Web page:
• Paul Lochore is managing director of Lochore's Real Estate, Birkenhead.

There is a silent epidemic spreading through our city. Its victims are ordinary people.

In our body corporate work my colleagues and I have first-hand experience of the suffering, hardship and extreme stress experienced by many owners of units in multi-title properties that are leaking and rotting and need recladding to meet stringent new local body requirements and the updated building code.

Many apartment owners are finding it impossible to fund the repairs of these compulsory building reclads, particularly if they are single or pensioners and not earning an income.


I'm talking about people in agony. These are very good people who are being forced to the wall and no one gives a stuff. I've talked to many of these owners. I've seen the absolute hopelessness in their eyes. They're so bewildered. After nights of no sleep they eventually give up. No one is helping these people.

Banks are increasingly reluctant to lend money to repair leaky homes and particularly multi-unit titles. They can't on-sell these mortgages on to the New York bond market.

And banks won't lend to pensioners who have no income other than their pension. They're concerned about owners not being able to meet their outgoings of mortgage and rent, plus loan interest.

If the owners of leaky homes/units don't have savings, investments or access to family loans, they are often forced to sell at a big discounted price to investors. Owners in their 60s with a debt-free home can suddenly find themselves in the unforeseen position of having to part with a huge amount of money for their share of repairs to their unit.

The costs of these reclads are excessive. Council inefficiencies contribute to this. It costs on average $250,000 to $300,000 to repair each unit. This cost increases annually as it can often take five years of negotiations for a reclad to be completed.

The tragedy is that not every unit in these apartment blocks is leaking, but the council insists that every unit must be reclad. I know of one block of 70 units in which only 14 had major leaks, but the other 56 that weren't leaking had to be reclad regardless.

I reckon about 30 per cent of the apartment buildings on the North Shore have leak issues right now. I know of some that will involve major reclads that require urgent attention within the next three to six months. This will be compounded by our chronic shortage of qualified tradespeople and construction materials.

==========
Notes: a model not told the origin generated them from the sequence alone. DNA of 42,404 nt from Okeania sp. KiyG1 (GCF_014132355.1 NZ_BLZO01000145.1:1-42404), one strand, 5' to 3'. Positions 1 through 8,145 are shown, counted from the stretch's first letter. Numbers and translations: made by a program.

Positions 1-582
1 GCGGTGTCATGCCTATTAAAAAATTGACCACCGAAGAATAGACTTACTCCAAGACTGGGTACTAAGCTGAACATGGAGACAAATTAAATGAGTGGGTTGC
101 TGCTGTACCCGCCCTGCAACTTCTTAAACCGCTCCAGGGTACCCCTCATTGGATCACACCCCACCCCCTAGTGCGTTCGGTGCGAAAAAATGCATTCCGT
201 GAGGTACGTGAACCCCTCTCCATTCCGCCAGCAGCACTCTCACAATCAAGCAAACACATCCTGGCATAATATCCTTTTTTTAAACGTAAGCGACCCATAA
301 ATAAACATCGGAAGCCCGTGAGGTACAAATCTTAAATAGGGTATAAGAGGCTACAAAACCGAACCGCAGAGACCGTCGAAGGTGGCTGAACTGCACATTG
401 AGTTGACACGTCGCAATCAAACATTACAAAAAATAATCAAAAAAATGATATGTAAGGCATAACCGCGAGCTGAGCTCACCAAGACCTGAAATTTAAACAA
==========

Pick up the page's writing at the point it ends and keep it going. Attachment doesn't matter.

I'm talking about people in agony. These are very good people who are being forced to the wall and no one gives a stuff.

When buildings have been constructed using untreated timber framing, the mould grows from the inside out. It can take five to eight years to appear. That's why leaky buildings are still being identified today. News of a prospective reclad usually comes as a bombshell to unsuspecting owners of units who have bought in good faith but now face a whopping bill many can't afford to pay. Unfortunately, their bad news has come after the Government's cut-off date for making a claim.


I meet these people every day. I see them weep at meetings and I feel angry at their plight and very powerless. They can't sleep at night. They don't know who to turn to. Nobody is listening. Nobody cares. Nobody is fighting for these people. Everyone is pretending the problem doesn't exist.

Recently I met a single mother with two kids, crying her eyes out. She has to find $290,000 to reclad her unit and also continue to pay her mortgage, as well as rent for 10 months while her unit is under repair.

By my reckoning, about 50 per cent of these multi-unit owners can't raise the money to pay their share of repairs. That's a lot of people who are being forced against the wall by their body corporate into a mortgagee sale from which they'll receive a very low price from a speculator investor. These people have worked all their lives and face losing their savings -- that's if they have a nest egg for retirement.

This is a huge issue. Let's talk about it. Let's do something about it. The Government has washed its hands of these victims and so has the Auckland Council. Meantime, it's a gravy train for anyone profiting from this misery: builders, engineers, architects, plasterers, painters, lawyers and the council.

The causes of leaky homes include poor design, inadequate building cladding systems and often sloppy workmanship. But the main cause was the Government's approval of the use of untreated kiln-dried framing timber in the mid-90s. Therefore the Government must take responsibility for fixing the problem.

One solution is for the Government to establish bond facilities to fund the repair costs so that cash-strapped owners of leaky units do not risk losing their homes. The bond would be repaid when the unit title owner's property was sold. The borrower would service the interest costs during the lifetime of the loan. The Government wouldn't outlay money, simply administer the bonds.

The second option is for the Government to guarantee the banks' recladding loans to owners.

We're supposed to be a caring nation. Nick Smith and Phil Goff, I'm begging you -- show some heart.